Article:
Agree R153...something about the cozy winter setting. And Trintignant was at his most attractive and charming. Most great Rohmer films have a summery beach setting, but this is an exception. He's proof that you can make great looking films on a very small scale and low budget (sort of the opposite of Lawrence of Arabia, which I also love, and which demands to be seen on as huge a screen as possible).
Yes, the snow. I was even looking for a nice image with snow. That was what I was looking for. I wanted something nicer than what I linked but what I linked is ok. Yes, the coziness of the snow, and the intimate interior with the chair, sofa, bed and conversation.
The cozy quality of winter or Christmastime (just looking at images of Maud I noticed a Christmas tree in the background of a scene) are also in other films mentioned in this thread Holiday (1938) and Carol which also have cozy, intimate interiors and conversation.
Any Merchant Ivory film
Hum Dil De Chuke Sanam, and not just because Aishwarya Rai is in it.
Right, it also has Salman Khan!
Christopher Doyle is a gifted cinematographer who has contributed to many beautiful films. His collaborations with Wong Kar-Wai are sumptuous.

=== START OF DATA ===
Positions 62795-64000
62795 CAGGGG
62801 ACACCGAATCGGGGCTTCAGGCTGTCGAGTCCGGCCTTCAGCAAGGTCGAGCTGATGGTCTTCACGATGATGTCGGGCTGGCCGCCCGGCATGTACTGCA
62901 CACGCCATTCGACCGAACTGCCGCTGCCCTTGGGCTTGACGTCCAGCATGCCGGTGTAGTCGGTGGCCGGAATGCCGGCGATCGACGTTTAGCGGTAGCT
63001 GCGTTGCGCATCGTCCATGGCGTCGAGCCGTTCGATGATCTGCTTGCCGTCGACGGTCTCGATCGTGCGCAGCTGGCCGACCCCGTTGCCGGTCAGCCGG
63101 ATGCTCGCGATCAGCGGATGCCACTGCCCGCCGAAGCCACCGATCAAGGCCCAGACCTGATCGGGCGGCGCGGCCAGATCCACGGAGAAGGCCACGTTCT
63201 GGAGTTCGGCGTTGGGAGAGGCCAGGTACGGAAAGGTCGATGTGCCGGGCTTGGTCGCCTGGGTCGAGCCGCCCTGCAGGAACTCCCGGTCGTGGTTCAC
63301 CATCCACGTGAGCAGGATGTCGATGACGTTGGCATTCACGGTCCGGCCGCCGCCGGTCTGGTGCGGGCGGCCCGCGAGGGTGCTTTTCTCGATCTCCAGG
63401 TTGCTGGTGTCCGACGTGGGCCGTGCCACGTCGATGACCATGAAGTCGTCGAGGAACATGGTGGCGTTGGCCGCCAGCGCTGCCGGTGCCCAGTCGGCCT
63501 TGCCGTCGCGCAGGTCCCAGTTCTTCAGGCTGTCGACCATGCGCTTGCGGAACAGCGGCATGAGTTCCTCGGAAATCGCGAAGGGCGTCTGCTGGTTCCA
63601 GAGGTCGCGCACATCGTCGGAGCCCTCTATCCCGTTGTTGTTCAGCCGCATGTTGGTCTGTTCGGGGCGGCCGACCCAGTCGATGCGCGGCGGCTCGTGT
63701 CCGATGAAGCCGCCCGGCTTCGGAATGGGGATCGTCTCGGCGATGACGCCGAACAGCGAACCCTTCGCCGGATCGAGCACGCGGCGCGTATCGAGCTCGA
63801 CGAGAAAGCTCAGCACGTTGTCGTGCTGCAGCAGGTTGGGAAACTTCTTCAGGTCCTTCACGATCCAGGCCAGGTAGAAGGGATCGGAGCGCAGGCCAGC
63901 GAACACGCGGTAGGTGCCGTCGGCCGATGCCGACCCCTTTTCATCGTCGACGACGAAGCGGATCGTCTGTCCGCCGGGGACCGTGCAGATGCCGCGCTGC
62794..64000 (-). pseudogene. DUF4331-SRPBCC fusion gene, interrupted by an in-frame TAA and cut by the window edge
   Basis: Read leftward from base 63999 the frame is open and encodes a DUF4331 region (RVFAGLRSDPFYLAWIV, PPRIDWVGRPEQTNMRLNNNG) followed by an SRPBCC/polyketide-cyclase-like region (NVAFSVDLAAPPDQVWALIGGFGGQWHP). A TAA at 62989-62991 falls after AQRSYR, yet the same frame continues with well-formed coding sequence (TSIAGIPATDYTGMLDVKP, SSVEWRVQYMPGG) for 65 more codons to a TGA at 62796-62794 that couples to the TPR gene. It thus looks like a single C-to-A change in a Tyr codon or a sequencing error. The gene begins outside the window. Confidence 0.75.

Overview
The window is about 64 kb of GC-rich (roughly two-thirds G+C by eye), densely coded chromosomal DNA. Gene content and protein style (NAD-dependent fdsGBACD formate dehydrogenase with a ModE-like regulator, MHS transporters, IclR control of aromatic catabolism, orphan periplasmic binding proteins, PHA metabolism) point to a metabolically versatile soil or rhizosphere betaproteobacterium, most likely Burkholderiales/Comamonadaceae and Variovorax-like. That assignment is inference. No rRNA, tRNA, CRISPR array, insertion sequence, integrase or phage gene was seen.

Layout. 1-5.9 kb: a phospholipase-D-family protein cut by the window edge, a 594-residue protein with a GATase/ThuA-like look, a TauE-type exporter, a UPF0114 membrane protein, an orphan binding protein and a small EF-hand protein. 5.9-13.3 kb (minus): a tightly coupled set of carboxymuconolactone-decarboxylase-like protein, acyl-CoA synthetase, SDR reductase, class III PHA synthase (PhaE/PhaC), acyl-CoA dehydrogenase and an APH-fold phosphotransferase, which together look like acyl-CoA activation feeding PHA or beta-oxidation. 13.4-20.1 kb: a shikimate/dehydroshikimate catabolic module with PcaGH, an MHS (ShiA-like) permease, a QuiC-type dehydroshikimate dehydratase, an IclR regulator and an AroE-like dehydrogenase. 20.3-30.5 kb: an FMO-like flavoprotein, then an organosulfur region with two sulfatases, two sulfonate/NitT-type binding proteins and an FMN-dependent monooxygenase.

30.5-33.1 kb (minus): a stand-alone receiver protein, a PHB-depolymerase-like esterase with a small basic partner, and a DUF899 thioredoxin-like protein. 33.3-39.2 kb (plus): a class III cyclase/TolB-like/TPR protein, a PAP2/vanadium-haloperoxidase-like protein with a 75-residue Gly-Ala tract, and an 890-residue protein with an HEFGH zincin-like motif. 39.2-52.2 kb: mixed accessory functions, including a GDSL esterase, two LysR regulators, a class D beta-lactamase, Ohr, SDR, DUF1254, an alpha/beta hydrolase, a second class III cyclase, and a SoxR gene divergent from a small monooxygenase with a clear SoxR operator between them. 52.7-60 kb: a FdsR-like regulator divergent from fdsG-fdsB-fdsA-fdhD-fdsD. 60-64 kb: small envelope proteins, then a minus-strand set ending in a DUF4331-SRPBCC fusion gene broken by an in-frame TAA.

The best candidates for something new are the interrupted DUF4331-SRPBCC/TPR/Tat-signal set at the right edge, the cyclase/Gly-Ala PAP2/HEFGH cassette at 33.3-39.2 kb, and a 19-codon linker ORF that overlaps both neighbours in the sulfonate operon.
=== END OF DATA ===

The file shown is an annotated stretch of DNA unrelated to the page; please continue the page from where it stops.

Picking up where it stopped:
The Age of Innocence
Those two Tom Ford movies
Bram Stokers Dracula
The Grand Budapest Hotel
The Wizard of Oz
Snow Falling on Cedars
The Shape of Water.
Written on the Wind
All That Heaven Allows
That animated one with the Japanese kids who starved to death during WWII
IN THE MOOD FOR LOVE owns this thread. One of the most gorgeous movies ever.
Some will disagree because of the subject matter but Dolores Claiborne .
The King and I. The Shall We Dance number is some of the most gorgeous five minutes ever filmed. It looks like they're actually floating. You can tell that every last person who had anything to do with this movie was completely in love with making it.
This thread became treacly vomit 100 posts ago.
Perfect, R18. Just what I needed.
Moonlight, Splendor in the Grass, The Trip to Bountiful
Indiscretion of an American Wife
The Black Stallion
The Grapes of Wrath
Body and Soul
The chiaroscuro-esque proportions of "Fanny and Alexander". Beautiful, yet slightly distorted, as if to reflect the memory of a child.
Legend (1985). You can almost feel and smell the wind in some of the scenes.
Love this thread. I don't understand the (fortunately few) haters on here.
Of course movie taste is completely subjective.
Guess what? Worst case scenario: someone introduces you to a film you've never known, previously ignored, or never really, really looked at before.
R220 [sound stage]
I actually prefer the (admittedly empty) 1974 GATSBY to the 2013 version, which just felt like... too much to me. Frenetic.
Neither version completely captures the gorgeous sadness of the novel. Both are miscast. But at least the lazier rhythms of the 1974 version allow one to appreciate the stunning costumes, sets, lighting, and locales more than the latter.
yes, way to much cgi bullshit in the latter
A Single Man had a beautiful retro feel to it, even if at times it looked more like a perfume commercial.
+1 for IN THE MOOD FOR LOVE. Every single aspect of this film is exquisite.